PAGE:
Redfishing with Artificial Lures: Top Picks


Redfishing, or targeting red drum, is a popular sport among anglers due to the fish’s aggressive nature and the challenge it presents. One of the most effective ways to catch redfish is using artificial lures. This comprehensive guide delves into the best artificial lures for redfishing, providing detailed insights to help you make informed decisions and improve your catch rate.

Understanding Redfish Behavior

To effectively catch redfish with artificial lures, it’s essential to understand their behavior. Redfish are primarily found in shallow waters, estuaries, and coastal shorelines. They feed on crustaceans, small fish, and other marine organisms. Recognizing their feeding patterns and habitat preferences can significantly enhance your fishing strategy.


Types of Artificial Lures for Redfish

Soft Plastic Baits

Soft plastic baits are incredibly versatile and mimic the natural movement of redfish prey. These lures come in various shapes, sizes, and colors, making them suitable for different conditions and preferences.

  • Paddle Tails: These lures are designed with a paddle-shaped tail that creates a lifelike swimming action. Brands like Z-Man and Berkley Gulp! are popular choices due to their durability and effectiveness.
  • Shrimp Imitations: Redfish love shrimp, and lures like the DOA Shrimp can be highly effective. These lures can be fished slowly along the bottom, mimicking the natural movement of shrimp.
  • Flukes: These are baitfish imitations that work well in clear water. They can be rigged weedless, making them ideal for fishing in grassy areas where redfish are often found.

Hard Baits

Hard baits are durable and come in various designs that can target different water columns.

  • Topwater Lures: These lures create surface commotion that can attract aggressive strikes from redfish. Popular topwater lures include the Heddon Super Spook Jr. and the Rapala Skitter Walk.
  • Crankbaits: Designed to dive to specific depths, crankbaits like the Strike King Red Eye Shad can cover a lot of water quickly, making them ideal for locating active redfish.
  • Jerkbaits: These lures have a darting action that mimics injured baitfish, triggering predatory responses. The MirrOlure MirrOdine is a favorite among redfish anglers.


Spoons are simple yet effective lures that have been used for decades. Their flash and wobble can attract redfish from a distance.

  • Gold Spoons: The Johnson Silver Minnow is a classic gold spoon that is highly effective for redfish. Its weedless design allows it to be fished in thick vegetation where redfish often hunt.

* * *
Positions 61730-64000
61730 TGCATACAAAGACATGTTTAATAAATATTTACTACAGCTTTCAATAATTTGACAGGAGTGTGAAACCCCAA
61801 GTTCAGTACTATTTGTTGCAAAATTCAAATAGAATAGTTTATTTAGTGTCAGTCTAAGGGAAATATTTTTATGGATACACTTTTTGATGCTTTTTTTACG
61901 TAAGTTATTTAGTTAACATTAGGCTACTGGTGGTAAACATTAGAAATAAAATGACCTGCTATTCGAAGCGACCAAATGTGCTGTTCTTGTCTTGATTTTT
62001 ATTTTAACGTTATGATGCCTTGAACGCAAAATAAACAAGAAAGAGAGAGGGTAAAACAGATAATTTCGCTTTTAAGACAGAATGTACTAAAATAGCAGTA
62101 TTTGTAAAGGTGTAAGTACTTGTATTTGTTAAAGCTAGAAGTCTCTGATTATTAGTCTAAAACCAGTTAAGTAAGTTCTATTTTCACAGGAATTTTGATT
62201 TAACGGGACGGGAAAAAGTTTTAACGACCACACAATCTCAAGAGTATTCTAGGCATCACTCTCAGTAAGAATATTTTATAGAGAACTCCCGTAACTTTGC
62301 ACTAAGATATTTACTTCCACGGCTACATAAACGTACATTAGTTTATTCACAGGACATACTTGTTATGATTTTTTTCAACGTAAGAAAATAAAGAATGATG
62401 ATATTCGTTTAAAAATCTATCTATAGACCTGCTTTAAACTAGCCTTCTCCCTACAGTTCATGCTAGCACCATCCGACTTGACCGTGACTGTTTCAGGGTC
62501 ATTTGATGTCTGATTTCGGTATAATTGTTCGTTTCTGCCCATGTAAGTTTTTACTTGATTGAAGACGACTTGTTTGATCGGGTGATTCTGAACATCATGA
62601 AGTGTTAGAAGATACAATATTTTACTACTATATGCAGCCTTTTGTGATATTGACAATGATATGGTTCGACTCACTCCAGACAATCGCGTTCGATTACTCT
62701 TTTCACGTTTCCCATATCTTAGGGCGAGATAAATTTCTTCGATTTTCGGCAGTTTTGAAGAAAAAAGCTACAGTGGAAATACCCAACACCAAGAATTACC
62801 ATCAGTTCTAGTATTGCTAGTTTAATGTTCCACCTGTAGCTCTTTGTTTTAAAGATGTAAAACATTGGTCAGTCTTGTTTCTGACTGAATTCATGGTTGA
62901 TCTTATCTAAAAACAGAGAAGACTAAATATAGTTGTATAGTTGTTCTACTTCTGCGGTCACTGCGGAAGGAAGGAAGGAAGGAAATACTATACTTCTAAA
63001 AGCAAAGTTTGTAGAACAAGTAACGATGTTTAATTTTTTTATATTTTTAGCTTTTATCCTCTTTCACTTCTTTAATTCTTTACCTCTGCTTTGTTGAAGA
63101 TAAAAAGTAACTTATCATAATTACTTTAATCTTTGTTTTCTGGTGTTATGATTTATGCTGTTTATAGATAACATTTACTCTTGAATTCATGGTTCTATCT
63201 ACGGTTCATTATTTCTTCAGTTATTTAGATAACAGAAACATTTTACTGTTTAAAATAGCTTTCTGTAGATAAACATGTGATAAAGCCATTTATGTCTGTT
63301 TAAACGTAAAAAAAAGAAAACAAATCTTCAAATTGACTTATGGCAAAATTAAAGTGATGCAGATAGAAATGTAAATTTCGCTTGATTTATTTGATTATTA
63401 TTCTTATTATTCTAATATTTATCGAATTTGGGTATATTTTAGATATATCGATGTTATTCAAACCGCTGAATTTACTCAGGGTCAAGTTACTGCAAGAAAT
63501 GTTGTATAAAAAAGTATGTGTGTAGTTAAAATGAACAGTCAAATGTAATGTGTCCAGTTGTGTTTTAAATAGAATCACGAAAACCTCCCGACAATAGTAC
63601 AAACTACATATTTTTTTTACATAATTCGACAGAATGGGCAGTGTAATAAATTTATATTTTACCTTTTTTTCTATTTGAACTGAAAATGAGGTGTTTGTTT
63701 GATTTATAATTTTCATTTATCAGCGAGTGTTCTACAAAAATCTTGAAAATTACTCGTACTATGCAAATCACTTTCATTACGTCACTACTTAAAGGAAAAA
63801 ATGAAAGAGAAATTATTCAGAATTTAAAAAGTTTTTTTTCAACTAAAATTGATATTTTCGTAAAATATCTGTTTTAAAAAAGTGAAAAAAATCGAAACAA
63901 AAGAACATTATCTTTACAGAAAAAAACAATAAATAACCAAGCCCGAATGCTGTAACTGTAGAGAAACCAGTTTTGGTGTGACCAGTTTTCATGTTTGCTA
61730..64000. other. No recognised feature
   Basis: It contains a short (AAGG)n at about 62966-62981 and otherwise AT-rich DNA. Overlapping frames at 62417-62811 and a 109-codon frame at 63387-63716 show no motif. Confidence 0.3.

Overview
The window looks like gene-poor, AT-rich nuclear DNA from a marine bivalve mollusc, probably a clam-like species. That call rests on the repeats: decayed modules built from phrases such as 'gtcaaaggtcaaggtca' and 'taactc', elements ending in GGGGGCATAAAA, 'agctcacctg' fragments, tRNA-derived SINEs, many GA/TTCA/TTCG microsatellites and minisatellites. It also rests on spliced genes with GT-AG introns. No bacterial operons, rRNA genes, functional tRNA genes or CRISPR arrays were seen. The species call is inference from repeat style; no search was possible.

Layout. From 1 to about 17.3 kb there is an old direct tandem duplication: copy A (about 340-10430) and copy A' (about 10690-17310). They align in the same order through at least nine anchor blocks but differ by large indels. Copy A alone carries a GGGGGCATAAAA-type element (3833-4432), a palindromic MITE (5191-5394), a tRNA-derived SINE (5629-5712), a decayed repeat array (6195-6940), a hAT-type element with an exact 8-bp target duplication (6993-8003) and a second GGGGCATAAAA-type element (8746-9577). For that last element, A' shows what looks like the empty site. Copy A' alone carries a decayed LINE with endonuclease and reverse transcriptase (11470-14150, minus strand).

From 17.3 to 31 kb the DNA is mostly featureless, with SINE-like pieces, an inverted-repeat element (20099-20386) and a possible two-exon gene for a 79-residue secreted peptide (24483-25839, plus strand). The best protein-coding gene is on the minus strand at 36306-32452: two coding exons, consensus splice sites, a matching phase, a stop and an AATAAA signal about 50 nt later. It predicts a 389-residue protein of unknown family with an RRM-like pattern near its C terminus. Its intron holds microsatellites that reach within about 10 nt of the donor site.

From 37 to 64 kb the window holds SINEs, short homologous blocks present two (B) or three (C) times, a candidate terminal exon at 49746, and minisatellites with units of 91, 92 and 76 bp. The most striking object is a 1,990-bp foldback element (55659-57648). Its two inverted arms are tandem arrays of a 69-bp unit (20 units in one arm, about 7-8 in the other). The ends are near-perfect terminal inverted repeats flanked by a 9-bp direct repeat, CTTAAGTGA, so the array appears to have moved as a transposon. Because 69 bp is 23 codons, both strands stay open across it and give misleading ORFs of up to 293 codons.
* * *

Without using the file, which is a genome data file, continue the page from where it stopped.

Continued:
• Silver Spoons: These are great for clearer water and mimic baitfish like mullet. The Acme Kastmaster is a versatile option that can be cast long distances.

Techniques for Using Artificial Lures

Matching the Hatch

One of the most crucial techniques in redfishing is matching the hatch. This means choosing lures that closely resemble the natural prey of redfish in the area you are fishing. Observing the local baitfish and crustaceans can help you select the most effective lures.

Varying Retrieval Speeds

Experimenting with different retrieval speeds can make a significant difference. Sometimes a slow, steady retrieve works best, while other times, a fast, erratic retrieve can trigger more strikes. Adjust your speed based on the behavior of the fish on that particular day.

Using Jig Heads

Soft plastics often perform best when paired with jig heads. The weight of the jig head can be adjusted according to the depth and current, allowing for precise presentations. The Z-Man Trout Eye Jighead is a popular choice for redfish anglers.

Targeting Structure and Cover

Redfish are often found near structures like oyster beds, grass flats, and mangroves. Casting your lure around these areas can increase your chances of a hookup. Ensure that your lure presentation is as natural as possible to entice wary fish.

Seasonal Considerations

Spring and Summer

During the warmer months, redfish are more active and can be found in shallow waters. Topwater lures and fast-moving baits like crankbaits and jerkbaits are particularly effective during this time.

Fall and Winter

In cooler months, redfish tend to move to deeper waters. Slower presentations with soft plastics and spoons are often more effective. Shrimp imitations and paddle tails fished slowly along the bottom can produce great results.

Tackle Recommendations

Rods and Reels

For redfishing, a medium to medium-heavy rod with a fast action tip is ideal. This setup provides the sensitivity needed to detect strikes and the backbone to handle strong redfish. Pairing this with a high-quality spinning reel or baitcasting reel, such as the Shimano Stradic or the Abu Garcia Revo, ensures smooth performance and reliability.

Line and Leader

Using braided line is recommended for its strength and sensitivity. A 20-30 lb test braid is suitable for most redfishing scenarios. Additionally, a fluorocarbon leader of 20-30 lb test helps to reduce visibility and withstand abrasion from structure and the redfish’s rough mouth.


Redfishing with artificial lures offers an exciting challenge and the opportunity to develop various techniques. By understanding redfish behavior, selecting the appropriate lures, and employing effective retrieval methods, you can significantly improve your success rate. Whether you’re a novice or an experienced angler, the right combination of lures and techniques can make all the difference in your redfishing adventures.

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